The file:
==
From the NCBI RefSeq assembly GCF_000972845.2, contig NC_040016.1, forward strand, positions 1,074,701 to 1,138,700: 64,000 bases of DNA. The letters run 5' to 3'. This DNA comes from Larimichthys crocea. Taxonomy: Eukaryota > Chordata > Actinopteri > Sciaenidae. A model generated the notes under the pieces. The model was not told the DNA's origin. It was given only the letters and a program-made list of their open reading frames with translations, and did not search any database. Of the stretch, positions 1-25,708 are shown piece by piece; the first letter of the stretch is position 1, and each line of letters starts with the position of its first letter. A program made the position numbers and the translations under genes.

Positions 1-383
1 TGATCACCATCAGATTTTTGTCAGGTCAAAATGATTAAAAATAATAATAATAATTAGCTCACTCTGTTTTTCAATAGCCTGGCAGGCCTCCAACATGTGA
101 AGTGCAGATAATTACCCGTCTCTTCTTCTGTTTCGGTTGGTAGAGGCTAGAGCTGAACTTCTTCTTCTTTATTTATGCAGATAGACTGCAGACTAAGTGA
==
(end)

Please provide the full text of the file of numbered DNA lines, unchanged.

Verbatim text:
From the NCBI RefSeq assembly GCF_000972845.2, contig NC_040016.1, forward strand, positions 1,074,701 to 1,138,700: 64,000 bases of DNA. The letters run 5' to 3'. This DNA comes from Larimichthys crocea. Taxonomy: Eukaryota > Chordata > Actinopteri > Sciaenidae. A model generated the notes under the pieces. The model was not told the DNA's origin. It was given only the letters and a program-made list of their open reading frames with translations, and did not search any database. Of the stretch, positions 1-25,708 are shown piece by piece; the first letter of the stretch is position 1, and each line of letters starts with the position of its first letter. A program made the position numbers and the translations under genes.

Positions 1-383
1 TGATCACCATCAGATTTTTGTCAGGTCAAAATGATTAAAAATAATAATAATAATTAGCTCACTCTGTTTTTCAATAGCCTGGCAGGCCTCCAACATGTGA
101 AGTGCAGATAATTACCCGTCTCTTCTTCTGTTTCGGTTGGTAGAGGCTAGAGCTGAACTTCTTCTTCTTTATTTATGCAGATAGACTGCAGACTAAGTGA